Today’s #VeteranOfTheDay is Women Airforce Service Pilots Veteran Mildred Darlene “Micky” Tuttle Axton, who served during World War II.
Born in Coffeyville, Kansas in 1919, Veteran Mildred Darlene “Micky” Tuttle Axton first flew as a child in an airplane when local stunt pilots offered to take people for rides. After graduating high school, she enrolled at Coffeyville Community College and in 1940, graduated from Kansas State University with degrees in chemistry and math.
At that time, Kansas State University began offering pilot training classes in anticipation of U.S. involvement in World War II. Axton applied and was accepted to the program. She went on to successfully complete the course and became one of the few women to possess a pilot’s license at that time.
Following U.S. involvement in World War II, many of Axton’s friends and family, including her husband and brother, were called into service. Hearing stories from her friends and family of the horrific losses overseas, Axton felt obligated to help in any way she could. In 1943, she traveled to Topeka, Kan, and joined the newly established Women Airforce Service Pilots (WASP), formed Aug. 5, 1943. After passing the physical exam, Axton was sent to Avenger Field training base in Sweetwater, Texas. There, she received intensive flight training under a variety of conditions.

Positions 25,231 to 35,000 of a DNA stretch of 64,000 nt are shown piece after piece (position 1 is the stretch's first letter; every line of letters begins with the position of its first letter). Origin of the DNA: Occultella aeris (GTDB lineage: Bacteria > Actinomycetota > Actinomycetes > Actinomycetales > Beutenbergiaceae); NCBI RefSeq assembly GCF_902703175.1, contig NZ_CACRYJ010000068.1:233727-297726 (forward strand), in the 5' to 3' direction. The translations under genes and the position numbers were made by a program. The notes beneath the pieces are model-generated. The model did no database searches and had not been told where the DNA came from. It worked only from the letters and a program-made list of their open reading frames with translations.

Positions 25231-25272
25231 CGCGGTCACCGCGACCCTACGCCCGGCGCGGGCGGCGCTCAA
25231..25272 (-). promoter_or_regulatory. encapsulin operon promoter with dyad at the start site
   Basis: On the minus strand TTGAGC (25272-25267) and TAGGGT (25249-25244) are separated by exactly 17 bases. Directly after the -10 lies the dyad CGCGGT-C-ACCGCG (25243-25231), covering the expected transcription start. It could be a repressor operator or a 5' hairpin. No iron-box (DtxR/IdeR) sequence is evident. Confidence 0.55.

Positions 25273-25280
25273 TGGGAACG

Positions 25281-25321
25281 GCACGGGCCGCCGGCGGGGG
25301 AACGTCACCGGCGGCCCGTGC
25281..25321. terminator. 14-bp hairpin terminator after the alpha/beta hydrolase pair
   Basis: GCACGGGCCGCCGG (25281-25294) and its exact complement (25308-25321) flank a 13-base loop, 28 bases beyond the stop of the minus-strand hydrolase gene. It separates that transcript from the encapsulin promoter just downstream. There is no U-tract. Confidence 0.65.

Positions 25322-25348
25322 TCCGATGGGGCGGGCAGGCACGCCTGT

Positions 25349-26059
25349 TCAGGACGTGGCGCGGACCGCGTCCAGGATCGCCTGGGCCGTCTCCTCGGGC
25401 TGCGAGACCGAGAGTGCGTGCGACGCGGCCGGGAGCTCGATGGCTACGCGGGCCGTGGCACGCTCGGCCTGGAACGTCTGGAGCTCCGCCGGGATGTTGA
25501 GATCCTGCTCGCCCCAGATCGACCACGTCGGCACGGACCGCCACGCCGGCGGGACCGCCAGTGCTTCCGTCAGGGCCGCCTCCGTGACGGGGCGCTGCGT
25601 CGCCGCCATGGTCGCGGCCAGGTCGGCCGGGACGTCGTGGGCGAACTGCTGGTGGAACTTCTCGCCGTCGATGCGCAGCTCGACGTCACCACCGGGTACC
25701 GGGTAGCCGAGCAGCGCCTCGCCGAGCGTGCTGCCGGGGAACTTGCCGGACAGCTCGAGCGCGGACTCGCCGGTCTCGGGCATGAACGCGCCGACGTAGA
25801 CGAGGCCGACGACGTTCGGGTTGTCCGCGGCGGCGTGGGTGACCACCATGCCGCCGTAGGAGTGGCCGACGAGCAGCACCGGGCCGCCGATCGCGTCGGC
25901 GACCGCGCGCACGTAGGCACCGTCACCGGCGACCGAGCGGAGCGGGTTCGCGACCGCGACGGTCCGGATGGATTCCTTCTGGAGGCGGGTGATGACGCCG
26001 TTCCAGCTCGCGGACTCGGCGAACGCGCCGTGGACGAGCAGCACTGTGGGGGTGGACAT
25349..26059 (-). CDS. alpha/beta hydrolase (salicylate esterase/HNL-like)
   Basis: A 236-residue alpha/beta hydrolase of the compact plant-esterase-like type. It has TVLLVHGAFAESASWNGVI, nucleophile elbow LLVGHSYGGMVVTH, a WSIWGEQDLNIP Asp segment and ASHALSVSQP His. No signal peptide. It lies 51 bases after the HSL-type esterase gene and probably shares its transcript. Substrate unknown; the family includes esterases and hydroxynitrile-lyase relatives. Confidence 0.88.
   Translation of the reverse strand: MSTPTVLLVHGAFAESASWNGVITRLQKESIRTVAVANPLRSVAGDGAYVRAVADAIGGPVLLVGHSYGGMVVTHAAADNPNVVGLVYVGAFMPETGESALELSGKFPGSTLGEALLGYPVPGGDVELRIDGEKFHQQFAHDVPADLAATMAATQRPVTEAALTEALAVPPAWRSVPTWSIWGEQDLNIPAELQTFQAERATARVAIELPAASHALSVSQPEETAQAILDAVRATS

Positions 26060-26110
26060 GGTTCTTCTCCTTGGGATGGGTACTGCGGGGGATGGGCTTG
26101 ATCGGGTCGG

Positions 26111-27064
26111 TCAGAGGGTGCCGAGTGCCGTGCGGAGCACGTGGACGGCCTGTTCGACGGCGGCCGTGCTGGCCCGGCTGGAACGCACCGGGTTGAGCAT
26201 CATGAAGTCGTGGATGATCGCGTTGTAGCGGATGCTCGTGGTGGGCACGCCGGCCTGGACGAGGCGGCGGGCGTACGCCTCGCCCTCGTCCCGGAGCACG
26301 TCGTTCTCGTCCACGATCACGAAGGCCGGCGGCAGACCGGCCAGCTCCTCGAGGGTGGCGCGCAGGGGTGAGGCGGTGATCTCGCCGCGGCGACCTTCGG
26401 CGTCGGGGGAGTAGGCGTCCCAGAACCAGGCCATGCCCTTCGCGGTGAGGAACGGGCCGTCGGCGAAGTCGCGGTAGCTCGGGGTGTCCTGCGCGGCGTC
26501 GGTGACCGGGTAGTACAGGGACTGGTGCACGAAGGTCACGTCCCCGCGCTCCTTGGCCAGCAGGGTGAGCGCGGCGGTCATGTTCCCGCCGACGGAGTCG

After completing six months of training, Axton was assigned to Pecos Army Air Field in Reeves County, Texas. There she was stationed as a flight test engineer, checking B-20s, B-25s, B-26s and B-29s before approving them for active service. In 1944, three months after arriving, Axton was forced to end her service with the WASP after her mother fell ill and could not care for her daughter. Axton later became a test pilot, becoming the first woman to pilot a B-29 bomber.
Women Airforce Service Pilots were considered active duty following a 1977 law change and received a Congressional Gold Medal in 2009.
Axton passed in February 2010.
We honor her service.
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